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25 Examples of Game Culture

 , updated on February 06, 2019
Gaming culture is the set of customs, symbols, traditions and norms that have emerged around the shared experience of video games. This is a large super culture as a significant percentage of the world population of play video games on a regular basis. Gaming culture also features a large number of subcultures centered around factors such as genre, location, interests and skill level. The following are illustrative examples of gaming culture.

Identity

It is common for people who spend a lot of time gaming to identify as video game enthusiasts. This may give such individuals a sense of camaraderie with other gamers.

Social

Video games are a form of social interaction that provide diverse environments to engage other people both physical and virtual.

Language

The unique vocabulary and language conventions that evolve around games including references to games in language and efficient abbreviations that are used to communicate in games known as leetspeak. For example, gg for good game is often used as a sign off from a game.

Etiquette

Rules of politeness associated with a game or situation. For example, in some games it is good etiquette to leave a game with gg when it is clear the other player has won. In other cases, it may be bm, or bad manners, to leave a game before its over.

Norms

Expectations for behavior within games and at game related events. For example, an expectation that players not use a camping strategy or grinding in a particular game whereby a player engages in repetitive behavior in order to easily rack up points and other rewards such as powers.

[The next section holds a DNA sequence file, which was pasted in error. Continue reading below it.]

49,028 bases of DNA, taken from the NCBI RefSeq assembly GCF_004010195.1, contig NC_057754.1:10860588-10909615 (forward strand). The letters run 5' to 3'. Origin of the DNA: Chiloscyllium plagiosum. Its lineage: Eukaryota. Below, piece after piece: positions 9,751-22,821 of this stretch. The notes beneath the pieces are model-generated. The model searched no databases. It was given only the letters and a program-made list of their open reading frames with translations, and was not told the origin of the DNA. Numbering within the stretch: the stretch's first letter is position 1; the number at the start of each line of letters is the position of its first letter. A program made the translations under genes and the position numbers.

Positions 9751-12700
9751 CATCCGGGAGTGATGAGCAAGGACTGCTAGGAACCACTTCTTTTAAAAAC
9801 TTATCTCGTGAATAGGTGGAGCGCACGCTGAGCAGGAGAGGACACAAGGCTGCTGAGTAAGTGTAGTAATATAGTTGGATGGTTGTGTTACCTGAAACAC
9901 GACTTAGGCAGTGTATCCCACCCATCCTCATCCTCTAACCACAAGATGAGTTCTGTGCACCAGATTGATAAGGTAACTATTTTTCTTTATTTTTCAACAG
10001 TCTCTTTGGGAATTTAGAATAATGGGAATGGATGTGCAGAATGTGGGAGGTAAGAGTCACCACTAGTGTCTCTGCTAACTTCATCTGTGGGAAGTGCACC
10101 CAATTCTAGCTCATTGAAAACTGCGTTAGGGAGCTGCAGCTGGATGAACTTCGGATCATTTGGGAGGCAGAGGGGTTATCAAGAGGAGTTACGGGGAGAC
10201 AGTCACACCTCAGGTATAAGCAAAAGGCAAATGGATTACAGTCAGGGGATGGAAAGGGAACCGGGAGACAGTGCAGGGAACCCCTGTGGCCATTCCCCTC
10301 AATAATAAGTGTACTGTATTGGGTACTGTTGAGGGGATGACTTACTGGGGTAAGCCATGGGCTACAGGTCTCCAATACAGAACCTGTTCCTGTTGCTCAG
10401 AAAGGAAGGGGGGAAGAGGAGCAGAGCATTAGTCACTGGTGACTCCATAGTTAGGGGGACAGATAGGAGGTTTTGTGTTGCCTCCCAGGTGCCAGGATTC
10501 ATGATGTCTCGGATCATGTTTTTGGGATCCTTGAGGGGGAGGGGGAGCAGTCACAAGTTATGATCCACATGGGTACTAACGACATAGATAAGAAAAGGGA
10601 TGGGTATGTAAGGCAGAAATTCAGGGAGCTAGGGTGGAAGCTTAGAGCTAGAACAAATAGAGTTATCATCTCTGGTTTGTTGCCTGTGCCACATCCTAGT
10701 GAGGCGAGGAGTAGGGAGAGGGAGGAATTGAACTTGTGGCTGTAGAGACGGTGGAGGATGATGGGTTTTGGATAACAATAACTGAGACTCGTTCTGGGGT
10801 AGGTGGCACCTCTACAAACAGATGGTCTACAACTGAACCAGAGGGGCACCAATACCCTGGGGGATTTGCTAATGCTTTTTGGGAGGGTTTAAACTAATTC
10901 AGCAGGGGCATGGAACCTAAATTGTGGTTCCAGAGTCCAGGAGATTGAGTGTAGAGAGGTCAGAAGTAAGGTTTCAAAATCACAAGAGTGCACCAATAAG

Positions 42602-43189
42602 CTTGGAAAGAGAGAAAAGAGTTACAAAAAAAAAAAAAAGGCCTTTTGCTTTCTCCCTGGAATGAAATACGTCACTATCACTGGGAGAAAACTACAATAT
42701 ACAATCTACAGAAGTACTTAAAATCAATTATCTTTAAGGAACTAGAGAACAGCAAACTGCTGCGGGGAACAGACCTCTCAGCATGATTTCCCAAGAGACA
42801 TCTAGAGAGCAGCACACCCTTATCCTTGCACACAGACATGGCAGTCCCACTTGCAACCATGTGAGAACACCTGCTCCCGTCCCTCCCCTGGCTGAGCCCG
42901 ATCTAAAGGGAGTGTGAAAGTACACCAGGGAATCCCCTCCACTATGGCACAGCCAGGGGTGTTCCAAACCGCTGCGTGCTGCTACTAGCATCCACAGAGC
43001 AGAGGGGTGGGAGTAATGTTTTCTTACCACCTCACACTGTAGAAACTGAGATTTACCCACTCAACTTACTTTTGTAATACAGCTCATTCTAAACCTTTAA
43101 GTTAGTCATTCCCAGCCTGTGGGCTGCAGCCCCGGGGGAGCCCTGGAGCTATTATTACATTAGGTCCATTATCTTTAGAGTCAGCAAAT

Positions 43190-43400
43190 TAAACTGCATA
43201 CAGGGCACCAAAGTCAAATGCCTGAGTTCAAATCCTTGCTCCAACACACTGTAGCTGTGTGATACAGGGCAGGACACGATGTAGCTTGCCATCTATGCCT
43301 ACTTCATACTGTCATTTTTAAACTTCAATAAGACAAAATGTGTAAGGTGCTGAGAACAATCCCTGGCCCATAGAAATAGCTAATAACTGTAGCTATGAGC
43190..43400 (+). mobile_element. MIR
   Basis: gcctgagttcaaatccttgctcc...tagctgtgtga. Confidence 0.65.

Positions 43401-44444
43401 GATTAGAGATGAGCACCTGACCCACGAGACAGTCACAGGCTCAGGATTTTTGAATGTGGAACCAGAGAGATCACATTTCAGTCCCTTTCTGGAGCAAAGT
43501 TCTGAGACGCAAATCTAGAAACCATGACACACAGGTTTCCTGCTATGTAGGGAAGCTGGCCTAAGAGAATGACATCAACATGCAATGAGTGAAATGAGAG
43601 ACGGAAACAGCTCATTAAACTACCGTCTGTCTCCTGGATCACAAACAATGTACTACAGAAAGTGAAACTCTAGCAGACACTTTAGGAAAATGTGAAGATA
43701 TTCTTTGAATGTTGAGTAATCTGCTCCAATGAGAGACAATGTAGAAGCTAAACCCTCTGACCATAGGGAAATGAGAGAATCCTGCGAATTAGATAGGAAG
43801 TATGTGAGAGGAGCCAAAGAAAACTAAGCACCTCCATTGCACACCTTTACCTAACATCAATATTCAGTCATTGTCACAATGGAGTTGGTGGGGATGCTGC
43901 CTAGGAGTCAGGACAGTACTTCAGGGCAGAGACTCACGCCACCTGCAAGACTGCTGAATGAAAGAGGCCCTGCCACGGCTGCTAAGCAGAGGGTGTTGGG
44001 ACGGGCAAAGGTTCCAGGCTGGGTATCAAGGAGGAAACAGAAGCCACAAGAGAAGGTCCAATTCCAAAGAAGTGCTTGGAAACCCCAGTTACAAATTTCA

Traditions

Video game traditions such as LAN parties.

Talents

Video game enthusiasts may develop talents in areas such as hand–eye coordination, reaction-time, spatial reasoning, situational awareness, strategy, tactics and logical reasoning. These talents may be a basis for acceptance into certain gaming subcultures.

Maker Culture

Maker culture is an enthusiasm for building, configuring and modifying technology. It is common for video game enthusiasts to participate in maker culture. For example, gamers may build their own high performance computers or develop mods for their favorite games.

Memes

Ideas and inside jokes that spread within the gamer community via media and word of mouth.

Cultural Capital

Immersion in gaming culture is a type of cultural capital that allows you to influence other gamers.

Social Status

Gaming culture features unique forms of social status such as the general idea that PC-based gamers are more hardcore than console-based gamers. Likewise, gamers may gain social status due to their talents or their social connections within game related communities.

History

Video games change quickly. This tends to make the relatively short history of video games feel like a long time. Gaming history provides a common frame of reference for gamers. For example, memes and language that have their roots in old games.